I mindlessly started comparing my writing to the works of others that were published. I skimmed and scanned them, read and re-read them, and tried to pinpoint where I was going wrong with my own submitted articles. Then, I remembered — I am my own person. I have my own voice. And I thought . . .

You just need to get louder but do so with class.

I remembered that I should also not take it personally, but when you spend a significant amount of your downtime fine-tuning and editing your work, then sending the drafts to your editing and journalist friends for their notes and tips, it is hard not to take a rejection personally. Add to this the fact that you “stepped out on faith” and “took a chance” and challenged fear, the blows hit a little harder than they should.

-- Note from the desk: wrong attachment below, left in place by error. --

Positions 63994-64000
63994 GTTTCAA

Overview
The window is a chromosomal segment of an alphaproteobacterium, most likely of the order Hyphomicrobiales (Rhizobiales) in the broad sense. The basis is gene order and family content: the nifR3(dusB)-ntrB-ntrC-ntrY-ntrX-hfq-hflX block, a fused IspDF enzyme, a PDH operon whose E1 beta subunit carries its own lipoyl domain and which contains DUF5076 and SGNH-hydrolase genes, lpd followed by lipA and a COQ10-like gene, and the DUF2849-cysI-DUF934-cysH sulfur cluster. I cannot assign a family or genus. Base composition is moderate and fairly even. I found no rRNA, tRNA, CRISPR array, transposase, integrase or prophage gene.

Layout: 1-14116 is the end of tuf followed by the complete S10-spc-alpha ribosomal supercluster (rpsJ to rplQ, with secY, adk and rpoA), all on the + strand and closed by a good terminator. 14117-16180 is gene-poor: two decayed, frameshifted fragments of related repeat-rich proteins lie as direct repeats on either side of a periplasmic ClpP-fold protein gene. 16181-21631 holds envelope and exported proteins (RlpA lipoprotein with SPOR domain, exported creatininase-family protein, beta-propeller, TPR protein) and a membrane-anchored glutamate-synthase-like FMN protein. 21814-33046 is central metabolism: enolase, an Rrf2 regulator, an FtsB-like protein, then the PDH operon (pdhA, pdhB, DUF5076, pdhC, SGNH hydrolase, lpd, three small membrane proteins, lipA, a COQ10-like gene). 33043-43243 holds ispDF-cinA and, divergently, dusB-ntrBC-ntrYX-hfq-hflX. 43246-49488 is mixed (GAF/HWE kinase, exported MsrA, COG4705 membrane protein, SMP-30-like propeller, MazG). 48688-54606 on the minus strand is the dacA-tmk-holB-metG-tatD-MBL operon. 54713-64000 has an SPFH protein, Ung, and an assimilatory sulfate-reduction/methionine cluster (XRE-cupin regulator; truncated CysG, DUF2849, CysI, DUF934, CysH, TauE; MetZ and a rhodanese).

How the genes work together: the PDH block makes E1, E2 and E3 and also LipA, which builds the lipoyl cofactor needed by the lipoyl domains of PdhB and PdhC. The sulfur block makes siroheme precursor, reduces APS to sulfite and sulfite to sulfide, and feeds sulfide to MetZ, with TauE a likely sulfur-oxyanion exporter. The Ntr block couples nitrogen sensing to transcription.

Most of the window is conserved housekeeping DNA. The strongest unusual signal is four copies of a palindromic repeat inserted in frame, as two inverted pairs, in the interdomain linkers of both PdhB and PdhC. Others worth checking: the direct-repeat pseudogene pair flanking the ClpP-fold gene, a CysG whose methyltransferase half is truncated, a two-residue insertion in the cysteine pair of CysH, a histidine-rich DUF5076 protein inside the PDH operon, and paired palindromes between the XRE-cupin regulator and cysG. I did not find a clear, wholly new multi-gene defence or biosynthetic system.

I opened up my mind and heart and I asked myself, “Is it the rejections or is it who your work is being rejected by?” I decided that I was bothered so badly by these two rejections because of who bore the rejections. When there is an opportunity to possibly have one’s work hosted by a major publishing brand, the excitement that comes with submitting is indescribable. The natural high for me at that time, cannot be explained — not in common words.

As I stated in an earlier article, I am being gentle with myself. I did exactly what I planned to do and in the process, did have some work published. I challenged my fear of reaching out to publishers and even though a couple of them has knocked me down, I have not been knocked out.

I will save my tears for something bigger — something heavier-hitting. I won’t waste them on things outside of my control. I keep telling myself this. I have been trying to make it my personal mantra for a few months now.